I Can Get Rid of That Guy Standing in The Corner
All of us had at least one teacher in junior high who liked to point out the negative consequences of making an assumption. For me it was Mr. Sawyer, 8th grade math and football coach, in his dark suit, white socks and red tie, and I imagine him in the retired teachers home, feeling satisfaction every now and then when one of his former students remembers this lesson. When I started to learn SketchUp, I made a bunch of assumptions that made the learning curve steeper than it needed to be. Of that bunch, one of the biggest ones was that because SketchUp was free, it wouldn’t be very flexible.
Whenever I teach or give a demonstration of SketchUp, someone will ask “Where did you get those extra tools?” “How come your cursor has those colored lines?” or “How did you get rid of that guy in the corner?”
They’ve done what I did, jumped in and started using SketchUp, then assumed (yes Mr. Sawyer, I know) that there wasn’t any way to change the default settings. One of the guys who taught me about AutoCAD once said “most of what I know comes from playing around with the different buttons and seeing what happens.” So if you’re new to SketchUp, or feeling frustrated, here are some things to look at and play with.
On a PC, go to the Window menu and select Preferences (on a Mac it’s on the SketchUp menu). The picture above shows an amazing discovery I made; Display crosshairs adds a red, green and blue line to the cursor making it easy as pie to stay on axis when you draw or move. The other items in the list on the left are all worth exploring, especially the last item, Template. Scroll on down until you find Product Design and Woodworking-Inches.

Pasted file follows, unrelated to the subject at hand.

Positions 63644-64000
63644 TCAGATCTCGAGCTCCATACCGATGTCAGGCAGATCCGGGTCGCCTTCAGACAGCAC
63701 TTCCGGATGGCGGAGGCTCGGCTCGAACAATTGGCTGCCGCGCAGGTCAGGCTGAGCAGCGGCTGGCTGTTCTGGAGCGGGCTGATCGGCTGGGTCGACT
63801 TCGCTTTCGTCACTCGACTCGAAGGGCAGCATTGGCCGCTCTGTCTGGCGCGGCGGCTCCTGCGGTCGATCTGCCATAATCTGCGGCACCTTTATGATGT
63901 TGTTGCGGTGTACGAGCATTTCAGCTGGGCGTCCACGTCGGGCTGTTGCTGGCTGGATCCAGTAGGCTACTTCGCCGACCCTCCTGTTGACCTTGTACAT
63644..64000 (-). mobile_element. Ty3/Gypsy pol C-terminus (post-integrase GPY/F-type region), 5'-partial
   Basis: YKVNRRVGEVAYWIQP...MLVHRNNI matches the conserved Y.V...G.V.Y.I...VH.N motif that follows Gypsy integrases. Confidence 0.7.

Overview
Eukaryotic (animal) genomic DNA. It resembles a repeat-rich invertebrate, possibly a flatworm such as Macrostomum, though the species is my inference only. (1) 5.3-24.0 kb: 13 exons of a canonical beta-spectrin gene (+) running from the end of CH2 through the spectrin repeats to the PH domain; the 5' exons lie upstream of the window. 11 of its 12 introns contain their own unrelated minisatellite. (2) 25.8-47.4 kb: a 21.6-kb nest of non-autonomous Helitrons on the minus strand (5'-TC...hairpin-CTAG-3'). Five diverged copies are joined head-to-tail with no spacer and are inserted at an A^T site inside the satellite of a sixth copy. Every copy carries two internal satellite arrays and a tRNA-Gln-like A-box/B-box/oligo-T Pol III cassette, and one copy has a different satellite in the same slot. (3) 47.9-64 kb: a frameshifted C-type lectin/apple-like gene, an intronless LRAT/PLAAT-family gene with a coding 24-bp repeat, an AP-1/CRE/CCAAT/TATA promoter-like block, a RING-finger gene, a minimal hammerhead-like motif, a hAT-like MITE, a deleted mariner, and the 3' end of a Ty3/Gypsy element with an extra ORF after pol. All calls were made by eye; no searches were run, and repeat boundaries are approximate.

Also under the Window menu is Model Info. If dimensions expressed in feet and inches annoy you as much as they annoy me, here is where you can put things right. If your display is behaving badly, or if you want to add those jazzy slash marks that architects use for dimensions, you can do that here. You can also dump extraneous junk from your model, and fix your problems (well, problems with your model anyway).
One more window to click on is Instructor, again from the Window menu. As you learn the tools, the Instructor window will remind you what each one does, and how the different functions of each tool work. You should also keep your eye on the lower left corner of the screen. Whenever you hover the cursor over the tool, a line of text tells you the tools function. Click on a tool, and the next move, and available options are displayed there as text.
In addition to the Window menu, the View Menu is also worth investigating. The first item, Toolbars will open the door to the SketchUp version of the Lee Valley catalog. Check out the different toolbars, and use the Instructor window to find out what they do. If you’re using a Mac, this is a little different, select Customize Toolbars to add tools to your workspace. The View Menu also gives you control over the ways that faces and edges are displayed.
So don’t assume that you are limited in what you can do, or how you can do it in SketchUp. And don’t listen to anyone who tells you otherwise. They are likely speaking from their own assumption, and we all know what happens when you assume . . .
You can tailor the program to the way you want to work. And you don’t need to be afraid to play around and push buttons to find out what they do. One of my favorite things about SketchUp is that you can’t really break anything, and materials are absolutely free. Those are magic words to anyone who likes to experiment.
Master the basics of 3D Modeling in SketchUp with my new book “Building Blocks of SketchUp”. It’s in enhanced PDF format, 260 pages with 50 embedded videos and a free guide to SketchUp tools.
This is number 1 in a series of 10 posts. You can read the whole series if you click here.